In addition to fewer numbers of brant frequenting Morro Bay, Roser has noticed behavioral changes in the birds that still show up. Increasingly, the brant are foraging on secondary food sources that include salt marsh vegetation and green algae species such as sea lettuce with eelgrass in short supply.

Roser takes some solace that the overall Pacific Flyway brant population is holding steady if not increasing, estimated between 130,000 to 165,000 birds. Roser says waterfowl biologists are seeing flyway-wide changes in brant behavior that they suspect may be linked to climate change.

Fewer brant are migrating to Mexico for the winter. More are remaining in Alaska and their northern range throughout the year as warming Arctic conditions require fewer calorie demands and less ice exposes more eelgrass. Ten years ago, less than 10 percent of the population wintered in Alaska. By 2017, almost 40 percent of the Pacific Flyway population spent the winter there.

“This bird is tied to Morro Bay, our culture and our identity,” Roser said. “A robust wintering brant population needs abundant eelgrass beds. Eelgrass needs a healthy bay and watershed. Our actions as stewards of Morro Bay really do reverberate across the globe.”

CDFW photos: courtesy of John Roser
Top photo: Pair of black brant on Morro Bay


Dove Banding

Dove Banding

CDFW Seasonal Aid Katie Schroyer determines the age of a dove by examining its wing

light brown mourning dove held humanely in someone's hand
A banded mourning dove at a CDFW trap site in northern California

a woman's hand spreads a mourning dove's wing above a notebook
Age and sex data are recorded before the bird is banded and released.

a wire mesh bitd trap, approximately ten-by-seven-by-seven feet, in what looks like a barnyard
A large kennel trap can catch more than 30 birds at a time.

As the second half of California’s split dove season kicks off, dove hunters may put more than birds in their bags. They may harvest a bird with a band on its right leg – thus getting an opportunity to contribute important data that will help guide future management efforts.

Since 2003, California has been an active partner in a nationwide assessment of mourning dove populations. California is one of 39 states that currently participate in dove banding. During the months of July and August, trained biologists and volunteers trap and band doves throughout the state. The banding of migratory birds requires a Master Banding Permit issued upon approval of a study application by the U.S. Geological Survey. All banders must pass an annual training to participate and are then issued a sub-permit.

Mourning doves are so widely distributed that banding operations can be – and are – located almost anywhere, from rural locations to urban backyards. Larger operations located on Wildlife Areas, ranches and open desert sites may employ the use of a large kennel trap capable of trapping 30 or more birds at a time, while smaller operations (“backyard banders”) use small Kniffin traps that catch just one or two birds at a time.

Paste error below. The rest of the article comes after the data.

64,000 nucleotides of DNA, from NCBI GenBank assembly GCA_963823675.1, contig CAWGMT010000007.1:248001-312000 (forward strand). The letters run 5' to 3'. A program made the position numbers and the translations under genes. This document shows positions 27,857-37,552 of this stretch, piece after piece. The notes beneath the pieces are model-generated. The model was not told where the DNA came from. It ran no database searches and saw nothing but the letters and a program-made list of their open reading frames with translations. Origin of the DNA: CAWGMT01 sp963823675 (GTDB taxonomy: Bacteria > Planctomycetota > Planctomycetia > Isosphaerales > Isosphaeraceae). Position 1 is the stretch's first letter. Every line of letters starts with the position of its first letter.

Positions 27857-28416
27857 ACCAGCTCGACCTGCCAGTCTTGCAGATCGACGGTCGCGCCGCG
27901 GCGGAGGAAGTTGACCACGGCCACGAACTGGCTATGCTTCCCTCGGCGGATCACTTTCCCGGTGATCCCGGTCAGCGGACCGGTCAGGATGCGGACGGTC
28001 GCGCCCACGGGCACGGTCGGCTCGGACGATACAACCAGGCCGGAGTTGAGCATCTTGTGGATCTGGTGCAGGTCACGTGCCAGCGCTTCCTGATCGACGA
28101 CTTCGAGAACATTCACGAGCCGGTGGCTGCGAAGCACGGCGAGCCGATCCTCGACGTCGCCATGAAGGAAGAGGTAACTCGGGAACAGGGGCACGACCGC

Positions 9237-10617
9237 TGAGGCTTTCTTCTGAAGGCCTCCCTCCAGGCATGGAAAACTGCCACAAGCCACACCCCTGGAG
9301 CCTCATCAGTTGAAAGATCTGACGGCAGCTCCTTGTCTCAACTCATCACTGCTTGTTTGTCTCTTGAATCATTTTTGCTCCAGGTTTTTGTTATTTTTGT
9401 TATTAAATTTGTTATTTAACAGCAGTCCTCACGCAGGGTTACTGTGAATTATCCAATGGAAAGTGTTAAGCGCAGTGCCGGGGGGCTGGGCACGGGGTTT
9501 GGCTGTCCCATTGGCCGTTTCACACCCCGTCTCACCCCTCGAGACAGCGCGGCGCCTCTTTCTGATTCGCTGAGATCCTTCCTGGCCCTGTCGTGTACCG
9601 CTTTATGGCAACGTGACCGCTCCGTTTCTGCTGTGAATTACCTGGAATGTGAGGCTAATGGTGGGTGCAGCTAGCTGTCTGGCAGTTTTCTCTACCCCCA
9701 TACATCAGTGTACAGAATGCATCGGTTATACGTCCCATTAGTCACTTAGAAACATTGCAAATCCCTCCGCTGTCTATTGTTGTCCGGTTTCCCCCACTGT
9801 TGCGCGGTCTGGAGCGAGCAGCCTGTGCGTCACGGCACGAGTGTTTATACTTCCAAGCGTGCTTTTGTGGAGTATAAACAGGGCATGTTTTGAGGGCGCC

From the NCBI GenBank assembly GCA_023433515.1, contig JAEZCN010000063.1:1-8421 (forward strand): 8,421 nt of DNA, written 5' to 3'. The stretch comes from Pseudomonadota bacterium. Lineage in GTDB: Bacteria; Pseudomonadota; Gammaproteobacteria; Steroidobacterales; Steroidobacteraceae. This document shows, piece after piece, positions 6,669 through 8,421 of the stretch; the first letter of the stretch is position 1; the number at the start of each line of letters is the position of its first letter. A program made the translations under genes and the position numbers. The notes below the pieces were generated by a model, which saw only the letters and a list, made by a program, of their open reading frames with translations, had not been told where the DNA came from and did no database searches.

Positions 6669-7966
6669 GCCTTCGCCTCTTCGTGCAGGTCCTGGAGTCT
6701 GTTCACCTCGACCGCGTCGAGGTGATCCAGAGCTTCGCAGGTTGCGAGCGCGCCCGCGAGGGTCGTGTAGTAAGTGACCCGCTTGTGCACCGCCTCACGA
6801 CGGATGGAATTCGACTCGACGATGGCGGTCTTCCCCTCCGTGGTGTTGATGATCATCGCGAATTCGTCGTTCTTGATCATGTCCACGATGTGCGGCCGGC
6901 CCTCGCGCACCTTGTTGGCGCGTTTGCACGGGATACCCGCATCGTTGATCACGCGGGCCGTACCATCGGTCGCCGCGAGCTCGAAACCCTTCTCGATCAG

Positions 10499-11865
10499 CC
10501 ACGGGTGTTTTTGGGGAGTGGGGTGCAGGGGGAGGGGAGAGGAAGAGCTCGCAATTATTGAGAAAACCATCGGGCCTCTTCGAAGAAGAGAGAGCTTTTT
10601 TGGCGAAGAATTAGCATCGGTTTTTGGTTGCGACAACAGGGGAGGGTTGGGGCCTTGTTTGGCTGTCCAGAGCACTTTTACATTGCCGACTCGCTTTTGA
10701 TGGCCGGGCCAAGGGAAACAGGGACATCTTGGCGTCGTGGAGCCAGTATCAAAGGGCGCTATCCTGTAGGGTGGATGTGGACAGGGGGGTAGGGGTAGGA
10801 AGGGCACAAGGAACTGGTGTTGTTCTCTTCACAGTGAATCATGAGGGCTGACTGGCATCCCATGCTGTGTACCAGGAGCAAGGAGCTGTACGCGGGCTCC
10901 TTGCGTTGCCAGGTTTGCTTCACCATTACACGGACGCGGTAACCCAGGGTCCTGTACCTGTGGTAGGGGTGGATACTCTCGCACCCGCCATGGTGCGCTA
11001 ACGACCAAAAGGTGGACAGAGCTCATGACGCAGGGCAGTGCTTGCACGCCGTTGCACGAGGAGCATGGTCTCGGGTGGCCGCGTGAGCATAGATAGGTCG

When a bird is banded, age and sex data are recorded. This information, along with capture location, date, bander name and corresponding band number, becomes part of a massive database managed by the USGS’s link opens in new tab or window Bird Banding Laboratory. The mourning dove banding data is available to any interested party, but is mainly used by the link opens in new tab or windowU.S. Fish and Wildlife Service (PDF), university scientists and state agency scientists to analyze and estimate annual survival, harvest rates, recruitment and abundance.

The resulting analysis is used by wildlife managers in setting annual hunting regulations. For instance, in 2015, the USFWS increased the take of mourning doves in the Western Management Unit (which includes the states of California, Oregon, Washington, Idaho, Nevada, Utah and Arizona) from a daily bag limit of 10 to 15. The California Fish and Game Commission followed suit, also increasing the possession limit from two to three times the daily bag limit, in order to accommodate hunters on multi-day hunting trips.

If you harvest or find (encounter) a banded bird, CDFW asks that you report the number directly to the Bird Banding Laboratory. This can be done online at link opens in new tab or windowwww.reportband.gov, or by calling (800)327-2263. When reporting an encounter you will be asked for the band number and basic information about where and how you obtained the band.

The person reporting is allowed to keep the band, and will receive a certificate with the details about where, when and by whom the bird was banded.

The USGS Bird Banding Lab is the keeper of banding data for both the US and Mexico. As of September 18, 2017 and since 1960, the BBL has received over 64 million banding records. Since the inception of the North American Bird Banding Program, the BBL has received over 4 million encounter records. On average, over the past decade, the BBL received 1.2 million banding and 87,000 encounter records per year.

For more information about mourning dove banding, including the 2017 Mourning Dove Harvest Strategy, visit the link opens in new tab or windowDoves and Pigeons page on the FWS website.

CDFW photos by Kloey Helms
Featured photo: CDFW Seasonal Aid Katie Schroyer determines the age of a dove by examining its wing.